An analysis of 131 hot drinks shows that 98% of the drinks tested would receive a red nutritional value label for high sugar content. The analysis by Action on Sugar found a third contained at least as much sugar as a can of Pepsi or Coca-Cola, which contains nine teaspoons.
Some of the worst cases found by the charity contained over 20 teaspoons of sugar – roughly 3 times the NHS recommended MAXIMUM intake of added sugar per day.
Action on Sugar chairman, Professor Graham MacGregor, said the group’s report highlighted “yet again another example of scandalous amounts of sugar added to our food and drink”.
Sadly, none of this surprises me.
Added sugar is EVERYWHERE and the amounts being used are both excessive and unnecessary.
Your body has zero need for added sugar, but processed food companies know that it makes their products addictive (especially when combined with fat and salt).
These companies do in-depth research to find the ‘bliss point’ of their products – the combination of sugar, salt and fast that creates the highest level of ‘craving’.
Each of your 10,000 odd taste buds has receptors triggered by sugar, salt and fat that link to your brain’s pleasure zone. Processed foods with a ‘bliss point’ tell your brain how good you feel consuming them and trigger a desire for MORE.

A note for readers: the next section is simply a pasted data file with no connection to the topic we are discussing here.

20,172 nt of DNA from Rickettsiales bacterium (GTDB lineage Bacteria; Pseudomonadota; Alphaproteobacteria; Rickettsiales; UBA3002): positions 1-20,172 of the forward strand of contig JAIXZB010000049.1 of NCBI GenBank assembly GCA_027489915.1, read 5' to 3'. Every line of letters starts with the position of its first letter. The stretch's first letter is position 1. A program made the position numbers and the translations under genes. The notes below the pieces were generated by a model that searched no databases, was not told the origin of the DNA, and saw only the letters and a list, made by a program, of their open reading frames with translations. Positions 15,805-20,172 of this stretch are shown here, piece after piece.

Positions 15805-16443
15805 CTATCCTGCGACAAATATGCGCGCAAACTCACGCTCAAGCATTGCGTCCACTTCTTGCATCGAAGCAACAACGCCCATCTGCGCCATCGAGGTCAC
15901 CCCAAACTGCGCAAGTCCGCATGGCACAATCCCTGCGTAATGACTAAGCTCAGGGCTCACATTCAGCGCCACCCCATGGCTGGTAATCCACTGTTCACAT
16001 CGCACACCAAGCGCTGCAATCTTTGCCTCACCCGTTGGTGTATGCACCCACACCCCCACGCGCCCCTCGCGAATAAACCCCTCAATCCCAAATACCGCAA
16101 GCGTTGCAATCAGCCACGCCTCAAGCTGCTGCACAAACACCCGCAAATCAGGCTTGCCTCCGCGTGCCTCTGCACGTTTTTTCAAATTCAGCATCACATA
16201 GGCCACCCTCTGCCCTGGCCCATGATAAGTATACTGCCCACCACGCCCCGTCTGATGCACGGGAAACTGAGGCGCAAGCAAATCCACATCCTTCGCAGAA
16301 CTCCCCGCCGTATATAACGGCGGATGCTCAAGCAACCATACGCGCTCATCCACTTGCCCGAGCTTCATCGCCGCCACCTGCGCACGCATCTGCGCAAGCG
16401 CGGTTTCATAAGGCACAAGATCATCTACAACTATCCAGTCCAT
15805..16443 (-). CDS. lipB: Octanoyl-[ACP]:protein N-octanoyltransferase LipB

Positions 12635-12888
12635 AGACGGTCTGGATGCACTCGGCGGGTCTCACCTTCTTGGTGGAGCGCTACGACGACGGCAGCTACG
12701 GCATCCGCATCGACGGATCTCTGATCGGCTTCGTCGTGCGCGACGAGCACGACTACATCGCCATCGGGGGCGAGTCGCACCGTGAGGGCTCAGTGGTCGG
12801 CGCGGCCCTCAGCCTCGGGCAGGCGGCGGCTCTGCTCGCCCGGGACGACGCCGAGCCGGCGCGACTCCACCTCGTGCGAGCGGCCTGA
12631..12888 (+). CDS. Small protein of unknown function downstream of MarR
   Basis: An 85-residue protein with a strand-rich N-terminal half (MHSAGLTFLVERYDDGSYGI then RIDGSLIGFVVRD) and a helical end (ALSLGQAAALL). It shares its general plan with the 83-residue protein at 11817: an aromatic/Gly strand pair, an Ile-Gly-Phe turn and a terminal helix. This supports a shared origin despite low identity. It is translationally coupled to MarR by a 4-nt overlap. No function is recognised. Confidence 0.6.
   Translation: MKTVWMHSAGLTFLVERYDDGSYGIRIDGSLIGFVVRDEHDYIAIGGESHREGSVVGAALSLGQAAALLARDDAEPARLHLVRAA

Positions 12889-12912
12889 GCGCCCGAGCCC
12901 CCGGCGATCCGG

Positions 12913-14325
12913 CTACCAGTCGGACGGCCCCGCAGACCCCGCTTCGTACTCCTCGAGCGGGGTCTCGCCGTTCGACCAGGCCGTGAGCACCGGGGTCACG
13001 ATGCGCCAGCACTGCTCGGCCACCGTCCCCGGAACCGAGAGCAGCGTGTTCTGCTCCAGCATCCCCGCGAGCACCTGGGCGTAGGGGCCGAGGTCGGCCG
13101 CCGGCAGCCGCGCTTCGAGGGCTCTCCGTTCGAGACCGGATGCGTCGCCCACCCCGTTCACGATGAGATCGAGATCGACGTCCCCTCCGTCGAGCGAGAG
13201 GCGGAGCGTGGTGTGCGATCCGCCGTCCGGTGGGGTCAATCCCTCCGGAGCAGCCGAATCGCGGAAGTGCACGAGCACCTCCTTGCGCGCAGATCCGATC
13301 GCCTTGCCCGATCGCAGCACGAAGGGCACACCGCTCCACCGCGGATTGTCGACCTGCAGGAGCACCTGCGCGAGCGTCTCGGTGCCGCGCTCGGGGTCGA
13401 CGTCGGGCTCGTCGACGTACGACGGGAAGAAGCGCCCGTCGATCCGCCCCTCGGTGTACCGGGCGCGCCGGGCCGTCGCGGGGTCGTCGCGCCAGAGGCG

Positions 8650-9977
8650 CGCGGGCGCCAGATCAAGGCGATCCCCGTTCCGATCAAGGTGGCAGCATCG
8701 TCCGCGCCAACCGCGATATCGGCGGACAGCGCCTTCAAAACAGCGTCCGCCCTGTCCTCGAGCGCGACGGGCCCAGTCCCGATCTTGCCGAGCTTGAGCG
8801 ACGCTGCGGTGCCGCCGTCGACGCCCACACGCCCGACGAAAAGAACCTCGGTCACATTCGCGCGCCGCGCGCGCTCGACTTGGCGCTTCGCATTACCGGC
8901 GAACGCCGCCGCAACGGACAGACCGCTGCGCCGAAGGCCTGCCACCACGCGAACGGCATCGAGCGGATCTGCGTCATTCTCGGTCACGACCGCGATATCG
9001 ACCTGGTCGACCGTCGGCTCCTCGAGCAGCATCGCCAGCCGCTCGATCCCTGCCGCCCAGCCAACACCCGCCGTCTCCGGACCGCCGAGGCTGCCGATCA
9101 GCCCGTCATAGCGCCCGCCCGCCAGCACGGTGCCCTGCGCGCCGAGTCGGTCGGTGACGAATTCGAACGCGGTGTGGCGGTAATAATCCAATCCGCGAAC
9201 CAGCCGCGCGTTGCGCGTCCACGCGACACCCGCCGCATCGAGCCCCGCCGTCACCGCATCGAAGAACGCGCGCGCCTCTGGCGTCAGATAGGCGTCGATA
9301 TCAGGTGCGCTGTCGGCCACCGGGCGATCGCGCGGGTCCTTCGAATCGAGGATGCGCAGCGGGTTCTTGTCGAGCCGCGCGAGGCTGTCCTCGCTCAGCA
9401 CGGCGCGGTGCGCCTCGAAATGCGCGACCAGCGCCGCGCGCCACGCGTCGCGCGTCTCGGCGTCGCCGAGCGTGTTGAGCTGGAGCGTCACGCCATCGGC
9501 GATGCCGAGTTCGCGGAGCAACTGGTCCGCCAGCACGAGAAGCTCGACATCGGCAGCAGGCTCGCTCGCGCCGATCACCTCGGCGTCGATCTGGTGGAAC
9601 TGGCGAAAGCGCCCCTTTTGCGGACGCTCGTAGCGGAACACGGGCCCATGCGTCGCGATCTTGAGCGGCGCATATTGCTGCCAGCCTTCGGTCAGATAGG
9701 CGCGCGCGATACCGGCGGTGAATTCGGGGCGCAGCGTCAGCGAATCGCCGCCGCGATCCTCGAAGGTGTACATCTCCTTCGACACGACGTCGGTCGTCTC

This has been compared with drug addiction and alcoholism, in the way that many people find it so hard to quit these foods.
When asked about the sugar in their drinks, a Starbucks spokeswoman said the chain had “committed to reduce added sugar” by 25% by the end of 2020 in its “indulgent drinks”.
Costa said they had already taken “significant steps” to reduce the sugar content of their drinks and that the company would be setting salt and sugar reduction targets for 2020.
Why 2020? Why does it take 4 years to reduce the obscene levels of sugar in their drinks?
I suspect it is because they need to reformulate to find a new ‘bliss point’. I mean, they can’t just cut the sugar can they… what would happen if people no longer crave their products? That would be bad for shareholders.
It is also important to note that Starbucks mention a 25% reduction. Top of the offenders table in the Action of Sugar study was Starbucks Venti Hot mulled fruit which has 99 grams, or 25 teaspoons of sugar. This is almost 4 days of the NHS maximum recommendation for added sugar. Cutting it by 25% will still mean that there is 3 days of added sugar in a single drink.
I think it is time that the number of added sugars (in teaspoons) be shown on the menus in coffee shops.
My advice… If you are going to drink coffee a simple black Americano is your best option. Alternatively try some fresh herbal tea, such as peppermint or ginger.
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